Fairfield opened the night solo. He threw down on banjo and fiddle and three-quarter sized guitar, each pulled out of Americana depths, as Andrew Bird might if he embraced his heritage rather than turned away from it. It's the kind of American music, before jazz appropriation, that demands that downbeat, barn-hall stomp. And Fairfield dug his foot into the stage with percussive zeal while flexing fingers around arpeggios and chords like a man possessed.
Spirits might have been present. Fairfield is as much history lesson as performance, recalling Hal Holbrook in presentation and Thomas Edison in discussion. He briefed the crowd on the history of recorded fiddle music and folk songs in general, pitching his voice like an aching barn roof, maybe not by choice. He’s got that reedy kind of voice just shy of always cracking and the kind of tonality that's hard not to smile at, despite the tender sadness of the lyrics. The whole set bashed against the New Weird America, coming off as more Old Orthodox Americana.
McCombs opened with a bass-heavy “Love Thine Enemy,” off 2011’s Humor Risk, one of two excellent LPs the California-based songwriter put out last year. He played through a few others off that full-length, a smattering from its (seven-month) predecessor Wit's End, and a few older tracks including a warm “Equinox” from 2005’s PREfection.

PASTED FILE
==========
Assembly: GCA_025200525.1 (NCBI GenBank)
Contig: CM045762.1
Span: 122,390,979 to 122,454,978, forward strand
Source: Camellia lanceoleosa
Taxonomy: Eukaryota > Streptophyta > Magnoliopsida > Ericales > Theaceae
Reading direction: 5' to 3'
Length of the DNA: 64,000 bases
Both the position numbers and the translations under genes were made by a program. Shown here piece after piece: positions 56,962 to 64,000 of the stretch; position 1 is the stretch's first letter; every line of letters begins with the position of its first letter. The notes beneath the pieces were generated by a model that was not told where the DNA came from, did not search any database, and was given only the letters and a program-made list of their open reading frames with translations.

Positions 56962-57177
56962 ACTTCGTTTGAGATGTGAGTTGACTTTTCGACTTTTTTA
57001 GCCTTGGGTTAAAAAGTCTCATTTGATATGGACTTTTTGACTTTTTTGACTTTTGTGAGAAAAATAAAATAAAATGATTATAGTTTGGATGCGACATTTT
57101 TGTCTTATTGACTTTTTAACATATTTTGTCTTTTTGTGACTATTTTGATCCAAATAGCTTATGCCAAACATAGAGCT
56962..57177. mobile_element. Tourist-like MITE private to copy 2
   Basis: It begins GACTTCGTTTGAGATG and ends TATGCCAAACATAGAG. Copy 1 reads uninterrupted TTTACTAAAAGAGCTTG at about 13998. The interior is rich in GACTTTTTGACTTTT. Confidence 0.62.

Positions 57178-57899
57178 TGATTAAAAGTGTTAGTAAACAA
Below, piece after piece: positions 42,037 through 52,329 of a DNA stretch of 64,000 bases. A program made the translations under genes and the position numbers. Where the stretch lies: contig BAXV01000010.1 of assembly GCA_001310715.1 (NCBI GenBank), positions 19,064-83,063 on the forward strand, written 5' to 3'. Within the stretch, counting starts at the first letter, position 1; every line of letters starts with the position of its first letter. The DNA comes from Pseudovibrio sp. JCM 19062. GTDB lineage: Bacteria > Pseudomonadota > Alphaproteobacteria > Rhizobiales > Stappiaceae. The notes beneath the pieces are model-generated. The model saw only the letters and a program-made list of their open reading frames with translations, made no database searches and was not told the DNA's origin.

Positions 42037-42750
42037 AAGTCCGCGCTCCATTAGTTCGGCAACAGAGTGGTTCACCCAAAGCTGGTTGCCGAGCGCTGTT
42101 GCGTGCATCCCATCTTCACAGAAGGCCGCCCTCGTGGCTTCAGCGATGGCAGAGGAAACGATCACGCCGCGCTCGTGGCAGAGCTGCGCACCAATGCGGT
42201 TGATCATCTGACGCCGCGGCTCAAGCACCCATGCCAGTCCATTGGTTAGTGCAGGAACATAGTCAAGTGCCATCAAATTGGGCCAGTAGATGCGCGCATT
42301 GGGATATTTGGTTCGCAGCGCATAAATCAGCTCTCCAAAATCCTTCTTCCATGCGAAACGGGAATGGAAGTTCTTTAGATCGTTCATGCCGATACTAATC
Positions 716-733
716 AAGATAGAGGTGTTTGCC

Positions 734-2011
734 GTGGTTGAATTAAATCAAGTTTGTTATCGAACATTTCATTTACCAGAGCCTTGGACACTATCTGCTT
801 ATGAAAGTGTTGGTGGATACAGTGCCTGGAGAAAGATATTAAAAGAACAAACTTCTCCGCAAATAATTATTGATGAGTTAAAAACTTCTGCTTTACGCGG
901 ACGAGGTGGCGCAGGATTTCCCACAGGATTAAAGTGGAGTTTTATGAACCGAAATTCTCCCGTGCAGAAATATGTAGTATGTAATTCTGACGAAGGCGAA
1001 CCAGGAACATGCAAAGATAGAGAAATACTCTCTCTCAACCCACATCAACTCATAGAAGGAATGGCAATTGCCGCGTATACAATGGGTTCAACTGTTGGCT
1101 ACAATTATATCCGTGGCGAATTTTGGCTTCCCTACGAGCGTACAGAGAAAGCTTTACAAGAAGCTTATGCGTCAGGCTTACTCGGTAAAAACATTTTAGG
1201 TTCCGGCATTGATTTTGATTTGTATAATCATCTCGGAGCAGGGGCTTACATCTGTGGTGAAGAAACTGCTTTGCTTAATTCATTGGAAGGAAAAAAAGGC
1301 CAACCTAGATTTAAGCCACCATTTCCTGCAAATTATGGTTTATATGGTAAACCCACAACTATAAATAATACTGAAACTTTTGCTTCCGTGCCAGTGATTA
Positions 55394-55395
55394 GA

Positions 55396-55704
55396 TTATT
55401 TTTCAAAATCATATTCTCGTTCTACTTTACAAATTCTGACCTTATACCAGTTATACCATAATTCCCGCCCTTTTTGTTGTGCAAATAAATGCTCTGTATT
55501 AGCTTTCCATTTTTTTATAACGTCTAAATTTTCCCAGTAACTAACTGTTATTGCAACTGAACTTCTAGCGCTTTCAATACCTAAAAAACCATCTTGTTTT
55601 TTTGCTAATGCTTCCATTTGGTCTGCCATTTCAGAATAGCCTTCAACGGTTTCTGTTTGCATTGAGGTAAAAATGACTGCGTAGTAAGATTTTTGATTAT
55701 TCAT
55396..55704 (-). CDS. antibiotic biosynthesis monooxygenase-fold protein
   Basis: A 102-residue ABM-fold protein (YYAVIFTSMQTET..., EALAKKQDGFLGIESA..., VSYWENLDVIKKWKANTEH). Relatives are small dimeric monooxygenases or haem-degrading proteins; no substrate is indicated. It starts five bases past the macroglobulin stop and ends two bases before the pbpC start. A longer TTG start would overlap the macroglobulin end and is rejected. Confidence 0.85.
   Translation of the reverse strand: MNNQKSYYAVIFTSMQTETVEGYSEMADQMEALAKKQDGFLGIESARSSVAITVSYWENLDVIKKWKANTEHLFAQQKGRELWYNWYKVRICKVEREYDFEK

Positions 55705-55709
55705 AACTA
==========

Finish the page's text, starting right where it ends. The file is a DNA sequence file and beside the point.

The crowd’s biggest cheer came from a recent single McCombs debuted on Democracy Now, “Bradley Manning,” referring to the imprisoned U.S. soldier accused of giving information to WikiLeaks. Shouts of “free Bradley!” were about the only mid-song cheers going on.
McCombs’ homages become more apparent live: the textural grooves of Nashville Skyline Dylan, helped by the pedal steel of Dan Lead; the celestial glide and eventual skronk of Will Canzoneri’s psychedelic keys, ala Pink Floyd; the straight-ahead and toned-down Charlie Watts-styled drumming of Dan Allaire; the locked-in growl of Rob Barbato’s bass.
And yet there’s really no one like McCombs at present -- his crystalline voice, these psychedelic undertones, the poetic politics, hypnosis in repetition, folk in palette but punk rock in scope, drawing from the desert as inspiration in imagery and philosophy and mood.
Perhaps McCombs’ aesthetic is best summed up by a powerful line delivered early in the night: “I believe in stealing because you cannot possess anything.”
All influence is up for grabs, just so few pull from so much with as much subtlety and taste as Cass McCombs.